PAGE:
by Austin Pulle
Mansoor watched his cousin frown as he read the sheet of paper he had handed over and pull his shirt cuff back to check the time on his Breitling watch. The air-conditioning in the apartment was turned up high. Two pots of Vanda orchids with their luxuriant blossoms were place on the coffee table. The Roche Bobois furniture matched the opulence of the apartment. With something like a growl, Mansoor’s cousin, his jowls quivering with anger, tore up the sheet of paper with his large left hand. His cousin, dressed in a pair of khaki pants, wearing Gucci loafers, and a blue silk shirt, glanced at. Mansoor, dressed simply in a white cotton shirt and navy jeans, both produced by the garment factory owned by the man in front of him.
Aliman Baari looked out of the window of the Dakota Apartment he recently bought with a single check for 25 million dollars. Behind him was the expanse of Central Park with its flowering shrubs, dog walkers and joggers. Baari wished his parents were with him. They had owned a small textile shop in Dhaka. In those days life had been hard and Mansoor’s mother, his father’s sister, would often help with some supplemental taka. He had bragged to Mansoor that he had been able to buy an apartment in a building when the Coop Board had rejected applicants like Madonna, Cher and Melanie Griffith, a boast that was met by a nonplussed look of Mansoor. The thrill of success in owning an apartment in the iconic building in the most famous city in the world was his alone Imagine! Bari, his nut brown skin turned reddish, snarled, “These salary demands are ridiculous. The union leaders must be on crack cocaine.”
17th June 2023 and summer had come to Central Park and the snow white buds on the trees looked like flowering shrubs. The owner of Delta Garments supplier of a wide range of clothing to Walmart, Target, and Costco was in hiding in the luxury apartment after the Baari Plaza collapsed killing over six hundred garment factory workers. Monitors appointed by Baari’s customers had found that the building was structurally unsound and could safely accommodate only 400 workers. Fleeing Bangladesh because officials paid by him could no longer protect him, he entered America and soon obtained green cards for his entire family.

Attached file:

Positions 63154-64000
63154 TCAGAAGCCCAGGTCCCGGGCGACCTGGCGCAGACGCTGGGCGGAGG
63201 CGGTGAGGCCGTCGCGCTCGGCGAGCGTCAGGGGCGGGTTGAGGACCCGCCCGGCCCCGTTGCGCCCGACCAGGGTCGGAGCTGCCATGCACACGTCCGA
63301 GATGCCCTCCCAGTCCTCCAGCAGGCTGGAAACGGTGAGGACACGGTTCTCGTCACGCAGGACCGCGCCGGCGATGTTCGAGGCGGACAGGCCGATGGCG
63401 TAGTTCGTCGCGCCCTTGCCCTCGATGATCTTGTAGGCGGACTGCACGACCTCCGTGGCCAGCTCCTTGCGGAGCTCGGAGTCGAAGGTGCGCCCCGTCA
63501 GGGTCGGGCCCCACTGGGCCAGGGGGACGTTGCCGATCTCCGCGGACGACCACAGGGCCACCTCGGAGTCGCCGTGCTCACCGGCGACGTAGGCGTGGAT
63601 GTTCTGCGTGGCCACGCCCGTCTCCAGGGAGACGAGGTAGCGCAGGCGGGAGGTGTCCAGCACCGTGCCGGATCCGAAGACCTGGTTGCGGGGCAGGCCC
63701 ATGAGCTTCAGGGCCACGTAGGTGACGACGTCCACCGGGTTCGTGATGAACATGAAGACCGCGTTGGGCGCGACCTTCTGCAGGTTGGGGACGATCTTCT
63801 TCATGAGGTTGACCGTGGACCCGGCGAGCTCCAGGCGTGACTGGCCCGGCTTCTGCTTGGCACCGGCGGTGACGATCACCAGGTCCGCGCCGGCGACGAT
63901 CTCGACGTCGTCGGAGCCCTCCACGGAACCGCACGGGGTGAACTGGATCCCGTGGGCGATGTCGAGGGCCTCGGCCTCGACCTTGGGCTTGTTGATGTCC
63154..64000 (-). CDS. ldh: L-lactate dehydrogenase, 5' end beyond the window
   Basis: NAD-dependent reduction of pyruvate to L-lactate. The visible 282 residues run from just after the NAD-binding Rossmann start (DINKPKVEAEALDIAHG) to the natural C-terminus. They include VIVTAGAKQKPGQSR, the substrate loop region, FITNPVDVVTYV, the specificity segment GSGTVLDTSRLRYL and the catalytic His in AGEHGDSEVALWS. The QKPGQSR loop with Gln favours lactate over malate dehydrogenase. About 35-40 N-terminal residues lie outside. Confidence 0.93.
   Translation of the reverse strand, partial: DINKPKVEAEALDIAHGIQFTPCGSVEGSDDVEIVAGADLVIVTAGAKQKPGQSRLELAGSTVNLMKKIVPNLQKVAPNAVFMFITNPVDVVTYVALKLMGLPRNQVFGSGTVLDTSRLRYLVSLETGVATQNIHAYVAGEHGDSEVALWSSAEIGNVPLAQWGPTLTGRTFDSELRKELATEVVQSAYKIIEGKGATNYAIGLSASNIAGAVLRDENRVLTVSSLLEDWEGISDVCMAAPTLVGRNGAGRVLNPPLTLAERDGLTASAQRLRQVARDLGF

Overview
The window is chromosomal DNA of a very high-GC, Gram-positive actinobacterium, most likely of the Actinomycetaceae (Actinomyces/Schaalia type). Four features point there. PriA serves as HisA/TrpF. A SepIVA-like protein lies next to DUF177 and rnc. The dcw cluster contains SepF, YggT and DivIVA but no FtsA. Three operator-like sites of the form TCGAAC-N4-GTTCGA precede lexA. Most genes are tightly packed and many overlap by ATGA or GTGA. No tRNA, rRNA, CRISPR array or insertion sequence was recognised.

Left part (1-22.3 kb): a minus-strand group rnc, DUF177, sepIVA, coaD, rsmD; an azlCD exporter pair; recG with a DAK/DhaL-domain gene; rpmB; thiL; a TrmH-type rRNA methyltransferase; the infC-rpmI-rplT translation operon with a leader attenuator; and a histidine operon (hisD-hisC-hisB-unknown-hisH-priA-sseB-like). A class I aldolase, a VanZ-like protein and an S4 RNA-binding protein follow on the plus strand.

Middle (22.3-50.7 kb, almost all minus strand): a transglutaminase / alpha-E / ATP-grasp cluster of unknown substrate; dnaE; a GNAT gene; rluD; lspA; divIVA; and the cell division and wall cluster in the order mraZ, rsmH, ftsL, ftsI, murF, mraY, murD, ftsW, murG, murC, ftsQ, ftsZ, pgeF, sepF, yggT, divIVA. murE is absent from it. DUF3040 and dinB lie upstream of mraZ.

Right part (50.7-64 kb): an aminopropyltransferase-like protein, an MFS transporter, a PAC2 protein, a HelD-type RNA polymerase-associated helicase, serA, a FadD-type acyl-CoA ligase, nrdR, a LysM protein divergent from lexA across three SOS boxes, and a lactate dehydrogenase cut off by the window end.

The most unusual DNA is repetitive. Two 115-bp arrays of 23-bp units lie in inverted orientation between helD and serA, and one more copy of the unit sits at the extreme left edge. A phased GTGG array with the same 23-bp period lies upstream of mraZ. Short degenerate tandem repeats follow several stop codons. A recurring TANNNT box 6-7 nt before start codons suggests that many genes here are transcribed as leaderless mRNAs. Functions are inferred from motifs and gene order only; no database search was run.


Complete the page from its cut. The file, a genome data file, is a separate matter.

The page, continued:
Mansoor said, “They have threatened to strike. We won’t be able to meet our Christmas production targets,” and gnawed on his index finger nail. Between two glossy books on The Dakota on the coffee table in front of him, stood the Limoges china set with the coffee urn that the maid had brought in. The rich Persian rug had muffled her entry and exit. “Their demands are outrageous. It’s just the tip of the iceberg. Give into them and the demands for more will grow and grow,” Baari told his cousin, who now managed his business back in Bangladesh.
Mansoor supressed his anger. He resented his cousin’s success. He said, “The union leaders tell everyone that you are a billionaire because of their sweat and toil. They say you owe them.” Baari clenched his fists. Mansoor made a point of looking around the large living room. Ming Porcelain, two originals from Andy Warhol and some ceramics from Picasso adorned the space. The Koranic verse engraved in copper and placed in the focal point of the Baari living room in Dhaka had been replaced by a poster of Warhol’s painting of Marilyn Monroe. Baari ignored the tone of exasperation in his cousin’s remark. “If I didn’t give these ungrateful scum jobs, they would starve.”
Mansoor flinched. Baari sipping cardamom tea from his Limoges china teacup, said, “Brother, are you a communist now? Seriously! My money is my money. Capisce? If I want to go to the moon or buy a fleet of Bentleys, that’s my business and my business alone. So don’t try to guilt trip me.”